To enjoy the full Mail & Guardian online experience: please upgrade your browser
30 Oct 2015 00:00
Wits SRC president Nompendulo Mkatshwa student fee protest Oct 2015. (Delwyn Verasamy, M&G)
This year has seen the awakening of young people as they challenge the structures and spaces that they feel are oppressive. Campaigns such as #RhodesMustFall, #TransformWits, #OpenStellenbosch and the recent nationwide protests over fee increases show the power young people have when they come together.
There is an underlying anger that has taken hold of them and the sentiment is clear.
They are frustrated with the reality in which they live and have made a conscious decision that this is not what they want for their future.
Young people around South Africa are waking up to the fact that the principles behind the idea for a nonracial, equal and economically inclusive South Africa were ill-conceived. The idea that the solution to centuries of oppression and subjugation would be the integration of a formerly disenfranchised majority into a system of exploitation was doomed to failure as soon as the thought was conceived.
The Codesa negotiations and the concessions made are increasingly seen as a failure of black South African leaders to leverage the efforts of the struggle and their position of ascendency to commit to a more socially and economically equal reality: the one promised by the Freedom Charter.
Young people are beginning to start looking within themselves to create the country and spaces that they want. The time to have serious discussions on the future of South Africa and on how to address past injustices is now, going beyond rhetoric to produce tangible and much faster changes.
Young people are beginning to make it clear that the status quo of stark inequality cannot be maintained and is unacceptable. South Africa is one of the most unequal societies in the world, and the anger of all those living in poverty surely cannot continue without a revolt.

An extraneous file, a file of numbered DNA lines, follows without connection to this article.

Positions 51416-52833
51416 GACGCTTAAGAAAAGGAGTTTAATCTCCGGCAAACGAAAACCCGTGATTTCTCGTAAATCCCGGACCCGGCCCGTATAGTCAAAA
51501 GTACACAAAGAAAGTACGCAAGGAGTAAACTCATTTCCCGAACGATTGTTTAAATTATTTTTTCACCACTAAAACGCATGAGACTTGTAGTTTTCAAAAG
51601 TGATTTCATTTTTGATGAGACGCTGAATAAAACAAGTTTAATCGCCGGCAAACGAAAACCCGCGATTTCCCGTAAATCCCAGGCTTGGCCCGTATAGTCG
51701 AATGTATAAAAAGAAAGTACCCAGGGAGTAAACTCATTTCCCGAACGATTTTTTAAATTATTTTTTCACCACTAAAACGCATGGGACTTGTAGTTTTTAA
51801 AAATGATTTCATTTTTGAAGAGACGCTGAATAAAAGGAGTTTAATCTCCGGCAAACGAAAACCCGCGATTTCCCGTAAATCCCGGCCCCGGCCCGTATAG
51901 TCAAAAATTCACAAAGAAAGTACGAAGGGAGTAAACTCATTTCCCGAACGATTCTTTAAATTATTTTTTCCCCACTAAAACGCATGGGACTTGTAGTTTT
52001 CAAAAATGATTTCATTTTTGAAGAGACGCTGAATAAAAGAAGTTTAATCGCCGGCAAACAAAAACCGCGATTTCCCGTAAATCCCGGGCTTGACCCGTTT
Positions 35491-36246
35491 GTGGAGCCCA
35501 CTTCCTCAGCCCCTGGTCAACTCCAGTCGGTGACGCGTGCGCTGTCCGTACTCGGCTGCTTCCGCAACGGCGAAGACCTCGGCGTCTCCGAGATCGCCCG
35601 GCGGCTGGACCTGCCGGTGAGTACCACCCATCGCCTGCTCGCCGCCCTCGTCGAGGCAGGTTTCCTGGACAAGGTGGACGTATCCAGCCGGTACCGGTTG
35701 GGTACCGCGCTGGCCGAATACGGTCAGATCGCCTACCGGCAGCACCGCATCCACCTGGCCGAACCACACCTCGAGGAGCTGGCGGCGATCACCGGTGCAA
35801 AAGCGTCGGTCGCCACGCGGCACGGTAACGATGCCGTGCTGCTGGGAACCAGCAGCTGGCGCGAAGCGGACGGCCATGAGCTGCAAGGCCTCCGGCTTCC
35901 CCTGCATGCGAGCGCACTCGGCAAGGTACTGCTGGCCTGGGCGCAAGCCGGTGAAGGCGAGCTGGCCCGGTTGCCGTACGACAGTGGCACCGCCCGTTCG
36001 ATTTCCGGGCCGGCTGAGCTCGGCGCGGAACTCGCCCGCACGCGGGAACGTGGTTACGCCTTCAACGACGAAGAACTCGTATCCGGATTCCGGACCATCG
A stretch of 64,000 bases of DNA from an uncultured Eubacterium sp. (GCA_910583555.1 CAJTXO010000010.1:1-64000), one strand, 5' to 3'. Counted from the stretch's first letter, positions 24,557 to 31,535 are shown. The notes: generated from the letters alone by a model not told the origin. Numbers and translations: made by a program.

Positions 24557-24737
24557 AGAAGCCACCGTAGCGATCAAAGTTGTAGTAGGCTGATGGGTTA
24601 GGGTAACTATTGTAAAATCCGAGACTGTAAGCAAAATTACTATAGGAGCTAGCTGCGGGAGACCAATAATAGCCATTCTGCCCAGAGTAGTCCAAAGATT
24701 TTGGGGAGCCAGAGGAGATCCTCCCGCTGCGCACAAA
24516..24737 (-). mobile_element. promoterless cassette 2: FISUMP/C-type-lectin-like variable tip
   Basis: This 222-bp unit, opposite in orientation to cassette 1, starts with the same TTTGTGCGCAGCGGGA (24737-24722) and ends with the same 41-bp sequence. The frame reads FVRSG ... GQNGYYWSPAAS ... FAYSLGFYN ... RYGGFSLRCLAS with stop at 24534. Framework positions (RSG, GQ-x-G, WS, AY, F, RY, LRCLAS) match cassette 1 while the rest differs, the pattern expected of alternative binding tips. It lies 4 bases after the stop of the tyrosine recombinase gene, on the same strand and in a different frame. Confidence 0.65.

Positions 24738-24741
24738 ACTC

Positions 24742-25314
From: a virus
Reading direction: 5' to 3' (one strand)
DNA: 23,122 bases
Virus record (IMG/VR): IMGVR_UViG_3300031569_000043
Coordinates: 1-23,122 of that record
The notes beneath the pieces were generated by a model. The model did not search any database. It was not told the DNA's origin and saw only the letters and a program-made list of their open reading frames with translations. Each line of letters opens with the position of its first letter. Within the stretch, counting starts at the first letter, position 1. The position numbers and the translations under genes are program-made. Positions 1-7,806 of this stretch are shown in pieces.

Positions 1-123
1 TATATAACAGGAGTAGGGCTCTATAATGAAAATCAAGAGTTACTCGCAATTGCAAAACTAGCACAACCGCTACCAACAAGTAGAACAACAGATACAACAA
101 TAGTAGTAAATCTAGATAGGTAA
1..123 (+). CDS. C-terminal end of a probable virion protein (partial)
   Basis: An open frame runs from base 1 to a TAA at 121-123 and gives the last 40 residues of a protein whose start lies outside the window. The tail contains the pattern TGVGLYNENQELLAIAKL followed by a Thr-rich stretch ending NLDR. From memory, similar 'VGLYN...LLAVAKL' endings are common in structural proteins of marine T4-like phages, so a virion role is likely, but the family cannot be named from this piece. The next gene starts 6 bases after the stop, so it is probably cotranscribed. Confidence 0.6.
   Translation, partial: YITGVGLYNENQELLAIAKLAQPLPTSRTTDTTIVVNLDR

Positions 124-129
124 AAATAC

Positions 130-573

South Africa is sitting on a ticking time bomb and the country’s inability to resolve these inequalities speedily will surely result in chaos.
This is made worse when Oxfam studies show that the two richest South Africans have the same wealth as the bottom half of the population.
Creating a more equal and just society will mean taking strong, intelligent but possibly controversial decisions.
If the country’s current leadership does not take proactive steps to redress the injustices of the past, young people will force that change to take place on their terms.
In solidarity with youth movements and organisations around the country, the Young Lab Association calls on all of South Africa’s young people to use the momentum that has been built up to take part in what we believe will be a historic and reality-changing protest.
We call on all young people, regardless of political affiliation or ideological inclination, to unite on June 16 2016 to hand over a youth manifesto to government leaders at the Union Buildings.
This event will be not only about making demands, but about realising the responsibility that young people have to our nation and to nation-building. It will also signal the point at which young people took the baton from our brave elders and continued the struggle for true equality.
The voice of the youth needs to go beyond that of students and should begin to encompass all young people. The youth manifesto will give our young people a clear vision of the type of country they want to live in and should truly address the inequalities of the past.
It will give us an opportunity to unify behind clear goals and gain a true understanding of what our future struggle will be about. The manifesto will contain the guiding principles that all young people should strive to abide by, and will be a great step to the equal society we truly desire.
Kanelo Pitso is a director of the Young Lab Association
Create Account | Lost Your Password?